They Fought Alone
They Fought Alone
A True Story of a Modern American Hero
By John Keats
When the American forces in the Philippines surrendered in May of 1942, a mining engineer named Wendell Fertig chose to take his chances in the jungle. What happened to him during nearly three years far behind enemy lines is the amazing story that John Keats tells in They Fought Alone.
With the aid of a handful of Americans who also refused to surrender, Fertig led thousands of Filipinos in a seemingly hopeless war against the Japanese. Fertig’s forces, though extremely diverse, banded together to protect the civilian population and combat a ruthless enemy.
Although Fertig and his men had extremely limited resources to insure survival, their ingenuity made them a fearsome force to be reckoned with. They made bullets from curtain rods; telegraph wire from iron fencing; and fought off sickness, despair, and rebellion within their own forces. Their homemade communications were MacArthur’s eyes and ears in the Philippines.
When the American army finally returned to Mindanao, they found Fertig virtually in control of one of the world’s largest islands, commanding a guerilla army of 25,000 to 40,000, and at the head of a civil government with its own post office, law courts, currency, factories, and hospitals.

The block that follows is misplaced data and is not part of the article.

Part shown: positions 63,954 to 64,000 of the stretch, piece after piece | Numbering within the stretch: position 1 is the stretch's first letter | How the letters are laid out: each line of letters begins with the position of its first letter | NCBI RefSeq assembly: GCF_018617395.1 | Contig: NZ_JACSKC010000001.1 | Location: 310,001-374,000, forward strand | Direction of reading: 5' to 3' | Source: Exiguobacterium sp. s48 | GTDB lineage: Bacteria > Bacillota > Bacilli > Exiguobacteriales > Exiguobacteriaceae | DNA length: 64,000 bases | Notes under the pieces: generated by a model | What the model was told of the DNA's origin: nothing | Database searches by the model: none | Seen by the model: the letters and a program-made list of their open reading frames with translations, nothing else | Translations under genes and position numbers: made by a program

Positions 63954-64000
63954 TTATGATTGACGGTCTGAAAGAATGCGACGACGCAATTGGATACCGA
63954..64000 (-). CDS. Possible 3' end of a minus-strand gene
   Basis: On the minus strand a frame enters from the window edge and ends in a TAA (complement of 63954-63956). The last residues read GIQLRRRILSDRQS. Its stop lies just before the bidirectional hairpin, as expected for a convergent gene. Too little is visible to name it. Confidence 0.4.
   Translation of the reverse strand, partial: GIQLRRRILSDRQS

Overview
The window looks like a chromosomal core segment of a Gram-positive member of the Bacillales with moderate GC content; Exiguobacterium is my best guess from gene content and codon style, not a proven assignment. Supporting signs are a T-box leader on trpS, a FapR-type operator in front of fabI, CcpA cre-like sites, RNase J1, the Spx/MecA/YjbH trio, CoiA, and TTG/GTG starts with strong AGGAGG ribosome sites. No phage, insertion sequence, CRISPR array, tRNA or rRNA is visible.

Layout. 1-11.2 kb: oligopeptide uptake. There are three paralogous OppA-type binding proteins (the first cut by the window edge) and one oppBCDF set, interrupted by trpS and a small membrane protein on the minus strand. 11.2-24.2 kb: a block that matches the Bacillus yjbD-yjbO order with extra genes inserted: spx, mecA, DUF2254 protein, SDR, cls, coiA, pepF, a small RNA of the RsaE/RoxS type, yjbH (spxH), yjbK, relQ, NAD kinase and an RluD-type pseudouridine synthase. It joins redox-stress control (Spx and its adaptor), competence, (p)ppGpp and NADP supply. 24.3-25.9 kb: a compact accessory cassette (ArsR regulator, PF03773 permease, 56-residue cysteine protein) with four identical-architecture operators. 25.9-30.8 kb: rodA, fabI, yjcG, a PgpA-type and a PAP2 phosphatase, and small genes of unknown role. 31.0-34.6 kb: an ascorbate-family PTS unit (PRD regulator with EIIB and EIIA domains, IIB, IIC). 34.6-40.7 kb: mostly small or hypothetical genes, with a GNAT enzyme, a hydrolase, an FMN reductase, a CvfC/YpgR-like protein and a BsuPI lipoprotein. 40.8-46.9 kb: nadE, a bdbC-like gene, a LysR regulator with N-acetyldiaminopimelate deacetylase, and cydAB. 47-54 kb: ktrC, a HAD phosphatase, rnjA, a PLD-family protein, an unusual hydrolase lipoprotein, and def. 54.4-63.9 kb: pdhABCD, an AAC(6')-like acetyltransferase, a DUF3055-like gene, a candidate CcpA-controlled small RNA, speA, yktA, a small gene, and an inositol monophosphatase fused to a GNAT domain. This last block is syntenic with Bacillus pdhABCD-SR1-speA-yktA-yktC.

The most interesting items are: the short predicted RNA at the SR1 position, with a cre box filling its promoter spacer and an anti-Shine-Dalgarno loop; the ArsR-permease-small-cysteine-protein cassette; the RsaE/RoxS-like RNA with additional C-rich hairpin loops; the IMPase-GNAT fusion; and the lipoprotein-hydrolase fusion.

Teeming with intrigue, adventure, and suspense, They Fought Alone is an extraordinary work of unadulterated nonfiction. Keats, who also served in the Philippines, has captured all the pain, brutality, and courage of this incredible drama, in which many memorable men and women played parts. But They Fought Alone is essentially the story of one man—a testament to the ingenuity and sheer guts of an authentic American hero.
About the Author
John C. Keats (1921-2000), an American writer and biographer, was awarded a Guggenheim Fellowship to writeThey Fought Alone. During his four years of research, Keats sifted through the diaries, memoranda, and tape-recorded conversations that gave form and meaning to this remarkable adventure. Keats accompanied Wendell Fertig on a three-month journey to the Philippines in 1959, where they spoke with hundreds of Filipinos who had served under Fertig’s command.